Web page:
Procore is one of the most widely used construction software, allowing teams to collaborate while finishing quality projects safely, timely, and within budget. In 2015, this software was introduced to our accounting department, and the Commitment and Budgeting Module completely altered the way accounting and project teams functioned daily. The next step in accounting’s commitment to change happened in 2017 when a committee selected Viewpoint as the new document scanning and storage software to easily manage and access large quantities of project and corporate documents. This was a major upgrade from the antiquated filing system we used previously, and the move to this paperless system was an essential step in modernizing Harkins’ document storage and payment process.  

 With our accounting team’s next advancement, they will upgrade our current Oracle PeopleSoft version to the latest version to effectively manage a variety of different processes. This upgrade will allow a more integrated system that will streamline workflow and document storage of invoices. It will also consolidate the use of human resources’ many systems into one to eliminate duplication of data entry, while creating other efficiencies. With the extraordinary effort, patience, and flexibility of accounting, human resources, and project teams, we can expect a successful transformation by 2023. As we work together to upgrade our PeopleSoft application, we will remain focused and look to the future for the next opportunity to positively transform the way that Harkins operates through leadership of change and advancement through software enhancements.  

Preconstruction: Value in Early Involvement

Team looking at drawings in preconstruction meeting

By Project Executive Casey Hughes

Throughout the industry, preconstruction has become one of the most important pieces in the construction process. It’s the time where teams can have the most impact on design, cost, and schedule, as well as formulate and develop a construction strategy that will extend throughout the life of a project. From budgeting to sequencing, we can guide decision-making from concept creation through construction. We can make accurate projections for cost and schedule, providing cost-efficient design solutions that will allow our clients to pursue their projects successfully, starting at a very early stage.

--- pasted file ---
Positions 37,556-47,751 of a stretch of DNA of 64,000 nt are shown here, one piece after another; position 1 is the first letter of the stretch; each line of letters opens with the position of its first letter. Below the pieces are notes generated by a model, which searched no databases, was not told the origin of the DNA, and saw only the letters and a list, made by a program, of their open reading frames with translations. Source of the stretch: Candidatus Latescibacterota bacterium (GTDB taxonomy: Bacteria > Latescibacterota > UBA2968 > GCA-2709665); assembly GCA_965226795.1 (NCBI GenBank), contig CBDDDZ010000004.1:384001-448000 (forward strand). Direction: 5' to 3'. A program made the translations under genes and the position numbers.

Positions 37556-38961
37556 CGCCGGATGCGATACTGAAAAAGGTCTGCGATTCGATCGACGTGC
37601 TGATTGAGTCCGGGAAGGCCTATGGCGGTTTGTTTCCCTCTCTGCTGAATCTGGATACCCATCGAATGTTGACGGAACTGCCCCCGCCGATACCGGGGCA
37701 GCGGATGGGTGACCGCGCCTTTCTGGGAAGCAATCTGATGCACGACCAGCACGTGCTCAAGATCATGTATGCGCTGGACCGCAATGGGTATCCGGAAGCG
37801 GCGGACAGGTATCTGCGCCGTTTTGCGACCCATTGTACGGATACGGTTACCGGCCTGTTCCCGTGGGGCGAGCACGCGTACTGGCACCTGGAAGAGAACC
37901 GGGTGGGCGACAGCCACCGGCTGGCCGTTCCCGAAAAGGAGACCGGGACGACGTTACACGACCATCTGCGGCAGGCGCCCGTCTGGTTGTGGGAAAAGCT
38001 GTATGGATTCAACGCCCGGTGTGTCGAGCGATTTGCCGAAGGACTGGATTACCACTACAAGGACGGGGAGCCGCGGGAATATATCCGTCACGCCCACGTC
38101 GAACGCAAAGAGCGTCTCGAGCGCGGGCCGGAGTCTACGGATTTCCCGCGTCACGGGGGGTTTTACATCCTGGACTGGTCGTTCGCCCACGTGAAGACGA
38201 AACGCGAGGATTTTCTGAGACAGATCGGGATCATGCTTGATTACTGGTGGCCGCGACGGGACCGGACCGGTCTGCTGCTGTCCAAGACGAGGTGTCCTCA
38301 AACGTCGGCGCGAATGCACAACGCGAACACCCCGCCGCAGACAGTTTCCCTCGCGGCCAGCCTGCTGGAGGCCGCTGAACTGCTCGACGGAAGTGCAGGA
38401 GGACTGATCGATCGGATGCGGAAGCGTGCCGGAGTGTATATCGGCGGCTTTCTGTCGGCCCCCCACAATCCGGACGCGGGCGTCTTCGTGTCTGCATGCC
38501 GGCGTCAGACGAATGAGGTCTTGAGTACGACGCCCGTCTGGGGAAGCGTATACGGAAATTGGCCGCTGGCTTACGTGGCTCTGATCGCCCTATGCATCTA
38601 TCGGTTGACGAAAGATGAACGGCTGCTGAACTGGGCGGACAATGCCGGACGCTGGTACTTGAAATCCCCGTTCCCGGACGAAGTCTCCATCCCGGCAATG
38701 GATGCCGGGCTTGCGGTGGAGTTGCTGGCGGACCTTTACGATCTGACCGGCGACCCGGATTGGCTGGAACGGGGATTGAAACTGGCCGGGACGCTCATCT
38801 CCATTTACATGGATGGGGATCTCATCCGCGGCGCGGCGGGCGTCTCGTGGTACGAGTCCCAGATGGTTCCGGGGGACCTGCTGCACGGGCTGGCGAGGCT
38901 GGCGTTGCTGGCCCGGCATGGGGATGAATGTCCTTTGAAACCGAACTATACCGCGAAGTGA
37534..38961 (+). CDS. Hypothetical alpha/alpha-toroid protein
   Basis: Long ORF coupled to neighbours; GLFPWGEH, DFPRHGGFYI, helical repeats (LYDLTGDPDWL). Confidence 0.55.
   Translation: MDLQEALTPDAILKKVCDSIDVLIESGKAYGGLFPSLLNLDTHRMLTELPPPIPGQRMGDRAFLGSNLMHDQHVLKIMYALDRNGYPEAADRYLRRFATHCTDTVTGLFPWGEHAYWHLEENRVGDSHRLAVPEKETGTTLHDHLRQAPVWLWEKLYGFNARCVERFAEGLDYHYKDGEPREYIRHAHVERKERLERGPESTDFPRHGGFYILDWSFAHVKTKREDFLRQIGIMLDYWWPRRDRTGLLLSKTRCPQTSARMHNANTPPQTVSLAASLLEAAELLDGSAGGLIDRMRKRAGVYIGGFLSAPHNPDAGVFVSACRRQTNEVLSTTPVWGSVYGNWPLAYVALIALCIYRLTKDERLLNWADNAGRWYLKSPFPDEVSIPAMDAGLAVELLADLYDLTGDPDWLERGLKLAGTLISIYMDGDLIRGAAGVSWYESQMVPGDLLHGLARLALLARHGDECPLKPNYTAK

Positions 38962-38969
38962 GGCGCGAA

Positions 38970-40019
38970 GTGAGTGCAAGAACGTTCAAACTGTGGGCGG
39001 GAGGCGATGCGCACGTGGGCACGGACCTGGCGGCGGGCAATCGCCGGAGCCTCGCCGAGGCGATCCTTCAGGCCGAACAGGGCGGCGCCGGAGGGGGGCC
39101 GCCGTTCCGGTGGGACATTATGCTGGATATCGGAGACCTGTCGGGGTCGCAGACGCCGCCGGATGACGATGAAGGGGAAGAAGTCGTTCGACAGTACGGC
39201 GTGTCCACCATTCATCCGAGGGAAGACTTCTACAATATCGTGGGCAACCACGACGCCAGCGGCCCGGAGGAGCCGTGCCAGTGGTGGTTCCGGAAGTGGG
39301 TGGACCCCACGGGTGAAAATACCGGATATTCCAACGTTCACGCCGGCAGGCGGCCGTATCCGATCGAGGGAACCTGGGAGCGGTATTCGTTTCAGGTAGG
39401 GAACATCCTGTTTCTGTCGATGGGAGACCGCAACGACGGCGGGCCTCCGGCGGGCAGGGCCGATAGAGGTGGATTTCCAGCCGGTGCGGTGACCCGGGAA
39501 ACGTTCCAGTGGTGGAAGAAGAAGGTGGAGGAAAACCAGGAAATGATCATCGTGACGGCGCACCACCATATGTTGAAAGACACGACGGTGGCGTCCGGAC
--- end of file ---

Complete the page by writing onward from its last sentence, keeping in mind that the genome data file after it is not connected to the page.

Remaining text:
Harkins works closely with all project stakeholders up front to allow for comprehensive estimating, detailed scope narratives, continuous value engineering, exhaustive logistics, detailed scheduling, and safety planning. We utilize the knowledge of our preconstruction department to verify that the numbers we establish in the budget are realistic, appropriately forecast future pricing trends, and have the proper trade partner coverage at the time of the final GMP development. As part of Harkins’ preconstruction process, the construction team is assigned early, and is involved in logistics, staffing, and scheduling. This early involvement gives the team a head start on actual construction with subcontract awards, submittals, and mobilization. Through successful preconstruction efforts, the outcome is an engaged team that can supply coordinated sets of construction documents and a GMP in line with the project budget. These outputs help to streamline the start of the project and align all project partners for a successful start.

The level of detail that Harkins invests into analyzing early design documents is what differentiates us from other contractors. We work to become the early authority on every aspect and detail of the job, including the scope, design parameters, project assumptions, budget, schedule, and more. In this market, in-house preconstruction services are more critical than ever. Volatile material pricing, a stressed labor market, and a disrupted supply chain are wreaking havoc on projects industry-wide. Harkins’ early involvement in preconstruction helps to alleviate a number of these issues. Having the ability to procure key materials, secure the right trade partners, and resequence a schedule to achieve the best outcome is essential to our efforts. With the right team and involvement in the process early on, Harkins is able to set the framework for a successful project for all stakeholders.

Athol Manor Celebrates Ribbon Cutting

Columbia, MD

On Monday, October 4th, Harkins celebrated the ribbon cutting of The Apple Ford Center at Athol Manor, located on the property of Brightview Columbia in Columbia, MD.

In partnership with Legacy Investments and Brightview Senior Living, Athol Manor is an 18th century, 280-year-old building that Harkins restored while preserving its historical features. It was gifted to the Community Foundation of Howard County and now serves as the organization’s new headquarters. Made of local materials such as granite, oak, walnut, and pine, it was built this way to reflect the importance of the position that the church held within the colonial society and the craftsmanship of the immigrant Scottish masons who constructed the building. The once dilapidated building is now a dedicated space for non-profit art groups and is one of the oldest buildings in Howard County. Brightview Columbia proudly displays the 30-foot cupola that once stood on the manor.

“For an incredibly high-tech operation, Harkins operated in a very personal and old-fashioned way. The team put a lot of time and thought into preserving history in Athol Manor,” said Community Foundation of Howard County Director of Operations, Compliance, and Human Resources Jay Vidyarthi. “The original banister from the 1700s was too low for code. Rather than remove it completely, the team sliced it off the base and built a new base that looked like the original, raising it up to code. The professionalism of Harkins and love of the building’s past drove them to find unique solutions to keep the history alive.”

Ribbon Cutting Photos